On a night the Democratic house managers were looking to sway Republican senators to call for witnesses, a key member in the Senate said on Thursday he will not vote to call on witnesses at the impeachment trial for President Donald Trump.
Sen. Lamar Alexander, who was considered a swing vote on whether to allow witnesses to testify during the trial, announced he will vote no.
This is despite Alexander conceding that House managers had proven that Trump had used his office to influence Ukraine to call for an investigation of Joe and Hunter Biden, but he said that the allegations are not enough for a conviction.
"It was inappropriate for the president to ask a foreign leader to investigate his political opponent and to withhold United States aid to encourage that investigation," Alexander said. "When elected officials inappropriately interfere with such investigations, it undermines the principle of equal justice under the law. But the Constitution does not give the Senate the power to remove the president from office and ban him from this year’s ballot simply for actions that are inappropriate."
The Democrats need four Republicans to vote against the wishes of Senate Majority Leader Mitch McConnell and President Trump in calling for witnesses.
As of late Thursday, it appears at most, Democrats will only be able to sway three senators.
Sen. Susan Collins, R-Maine, officially announced on Thursday that she will vote to call on witnesses on Friday, marking the first GOP senator to official say she will vote on witnesses.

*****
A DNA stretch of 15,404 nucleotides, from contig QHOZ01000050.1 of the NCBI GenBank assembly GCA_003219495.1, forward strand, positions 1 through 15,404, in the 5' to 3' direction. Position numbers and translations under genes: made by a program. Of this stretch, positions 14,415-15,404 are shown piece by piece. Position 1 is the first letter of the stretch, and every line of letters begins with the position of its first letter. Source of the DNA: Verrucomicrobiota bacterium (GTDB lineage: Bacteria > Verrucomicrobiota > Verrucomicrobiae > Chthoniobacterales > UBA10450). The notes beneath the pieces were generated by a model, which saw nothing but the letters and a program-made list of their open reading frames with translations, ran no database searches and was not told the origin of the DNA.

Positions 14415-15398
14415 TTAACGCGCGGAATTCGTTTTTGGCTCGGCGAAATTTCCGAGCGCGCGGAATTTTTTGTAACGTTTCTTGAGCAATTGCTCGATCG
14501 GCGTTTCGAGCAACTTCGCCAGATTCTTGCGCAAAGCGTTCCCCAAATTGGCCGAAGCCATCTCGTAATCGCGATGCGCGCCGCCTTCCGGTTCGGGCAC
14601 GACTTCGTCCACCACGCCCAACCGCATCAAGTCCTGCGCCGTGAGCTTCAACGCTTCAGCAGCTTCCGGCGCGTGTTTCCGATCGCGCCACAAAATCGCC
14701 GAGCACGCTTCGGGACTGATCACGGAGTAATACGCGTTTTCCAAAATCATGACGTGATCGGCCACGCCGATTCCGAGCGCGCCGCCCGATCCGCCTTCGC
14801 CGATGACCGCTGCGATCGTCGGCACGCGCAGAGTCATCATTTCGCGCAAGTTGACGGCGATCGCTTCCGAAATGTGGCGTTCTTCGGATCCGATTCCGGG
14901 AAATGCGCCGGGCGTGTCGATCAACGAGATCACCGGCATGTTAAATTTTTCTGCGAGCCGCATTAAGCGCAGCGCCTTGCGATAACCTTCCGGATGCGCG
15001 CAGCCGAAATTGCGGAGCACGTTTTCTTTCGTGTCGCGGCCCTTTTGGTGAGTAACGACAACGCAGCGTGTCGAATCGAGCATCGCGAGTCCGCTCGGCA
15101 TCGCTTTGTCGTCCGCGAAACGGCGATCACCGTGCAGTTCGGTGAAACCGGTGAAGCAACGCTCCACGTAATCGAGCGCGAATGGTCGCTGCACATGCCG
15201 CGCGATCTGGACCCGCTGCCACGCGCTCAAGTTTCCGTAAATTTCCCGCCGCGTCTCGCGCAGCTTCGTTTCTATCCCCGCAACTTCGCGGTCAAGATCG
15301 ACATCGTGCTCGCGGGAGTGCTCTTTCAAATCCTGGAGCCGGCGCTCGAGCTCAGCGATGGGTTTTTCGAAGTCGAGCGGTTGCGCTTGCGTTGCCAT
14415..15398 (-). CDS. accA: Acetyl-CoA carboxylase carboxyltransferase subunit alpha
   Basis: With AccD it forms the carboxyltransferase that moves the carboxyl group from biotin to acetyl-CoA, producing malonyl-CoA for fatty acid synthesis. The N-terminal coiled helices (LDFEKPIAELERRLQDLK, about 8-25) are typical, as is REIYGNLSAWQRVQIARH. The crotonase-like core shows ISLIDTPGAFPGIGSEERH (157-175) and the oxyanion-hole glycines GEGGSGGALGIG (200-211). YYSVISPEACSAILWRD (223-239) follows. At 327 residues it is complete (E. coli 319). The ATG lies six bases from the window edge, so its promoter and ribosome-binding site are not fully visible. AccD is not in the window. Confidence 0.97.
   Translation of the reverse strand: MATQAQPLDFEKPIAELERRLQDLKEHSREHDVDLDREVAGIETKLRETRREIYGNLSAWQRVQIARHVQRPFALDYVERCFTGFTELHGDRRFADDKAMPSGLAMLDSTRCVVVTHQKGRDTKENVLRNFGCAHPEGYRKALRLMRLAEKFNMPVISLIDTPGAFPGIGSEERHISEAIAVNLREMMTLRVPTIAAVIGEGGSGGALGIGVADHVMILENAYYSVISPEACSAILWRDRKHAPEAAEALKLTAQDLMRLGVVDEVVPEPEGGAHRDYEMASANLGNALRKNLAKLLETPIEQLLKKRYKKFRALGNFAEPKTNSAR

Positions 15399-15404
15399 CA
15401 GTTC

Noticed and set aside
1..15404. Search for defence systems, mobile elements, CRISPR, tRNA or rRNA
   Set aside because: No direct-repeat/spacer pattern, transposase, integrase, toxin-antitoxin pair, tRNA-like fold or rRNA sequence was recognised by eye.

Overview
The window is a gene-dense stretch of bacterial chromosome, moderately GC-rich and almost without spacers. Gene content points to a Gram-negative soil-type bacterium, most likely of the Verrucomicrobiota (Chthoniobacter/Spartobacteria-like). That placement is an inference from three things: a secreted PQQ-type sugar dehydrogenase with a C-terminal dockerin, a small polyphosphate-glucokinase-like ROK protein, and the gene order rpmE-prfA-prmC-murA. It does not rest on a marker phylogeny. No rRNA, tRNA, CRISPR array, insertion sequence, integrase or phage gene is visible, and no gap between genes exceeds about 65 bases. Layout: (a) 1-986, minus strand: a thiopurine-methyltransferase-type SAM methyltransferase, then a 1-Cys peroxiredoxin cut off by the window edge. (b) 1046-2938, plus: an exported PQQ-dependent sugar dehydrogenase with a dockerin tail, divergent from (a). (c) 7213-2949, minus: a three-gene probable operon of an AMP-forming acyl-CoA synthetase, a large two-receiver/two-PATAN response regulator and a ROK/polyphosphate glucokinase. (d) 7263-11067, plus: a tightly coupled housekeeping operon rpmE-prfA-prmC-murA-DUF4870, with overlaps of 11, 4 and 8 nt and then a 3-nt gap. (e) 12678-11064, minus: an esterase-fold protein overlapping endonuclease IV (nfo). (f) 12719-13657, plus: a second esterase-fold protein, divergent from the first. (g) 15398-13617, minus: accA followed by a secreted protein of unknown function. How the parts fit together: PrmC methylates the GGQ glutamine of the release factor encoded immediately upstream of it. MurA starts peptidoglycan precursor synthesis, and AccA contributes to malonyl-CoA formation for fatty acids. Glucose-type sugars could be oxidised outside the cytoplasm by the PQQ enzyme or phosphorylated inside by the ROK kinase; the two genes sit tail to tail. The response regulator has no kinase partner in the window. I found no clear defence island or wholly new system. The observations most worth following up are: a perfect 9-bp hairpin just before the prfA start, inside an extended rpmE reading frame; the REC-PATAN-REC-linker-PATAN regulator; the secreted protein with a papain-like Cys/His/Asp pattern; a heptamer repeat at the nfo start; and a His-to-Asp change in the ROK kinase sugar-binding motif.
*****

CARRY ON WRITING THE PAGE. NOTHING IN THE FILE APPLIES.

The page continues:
This news comes as two other Republican senators, Sens. Lisa Murkowski of Alaska and Mitt Romney of Utah, are mulling calling for witnesses. Romney previously said he supports calling on witnesses. Murkowski said on Thursday she needs more time to think about her vote.
"If this motion passes, I believe that the most sensible way to proceed would be for the House Managers and the President’s attorneys to attempt to agree on a limited and equal number of witnesses for each side," Collins said. "If they can’t agree, then the Senate could choose the number of witnesses.”
If Murkowski and Romney join Collins in voting for witnesses, it would likely create a 50/50 tie in the Senate. At that point, it is considered unlikely Chief Justice John Roberts would break the tie while presiding over the Senate.
If Roberts opts to not break the tie, the impeachment trial will likely come to an end on Friday night with an acquittal. It takes 67 senators to remove Trump, whereas it takes a simple majority to call on witnesses.
One witness Democrats want to call upon is former National Security Adviser John Bolton, who reportedly wrote in a manuscript that Trump instructed staff to hold military aid from Ukraine in exchange for an investigation on Joe Biden and his son Hunter. Joe Biden is one of the leading presidential candidates in this year's presidential election.
While going into the week the odds of Democrats convincing enough senators to call on witnesses appeared slim, a New York Times report added intrigue to the proceedings.
Reports on Bolton's manuscript surfaced on Sunday. The fact that Bolton allegedly had heard directly from the president a request for a quid pro quo took a key argument away from Republicans that no one had directly heard Trump call for a quid pro quo.
But as the week went on, few Republicans were swayed by the report, with Trump's legal team suggesting it is wholly appropriate for a president to call for an investigation of a political rival if it's in the "public interest."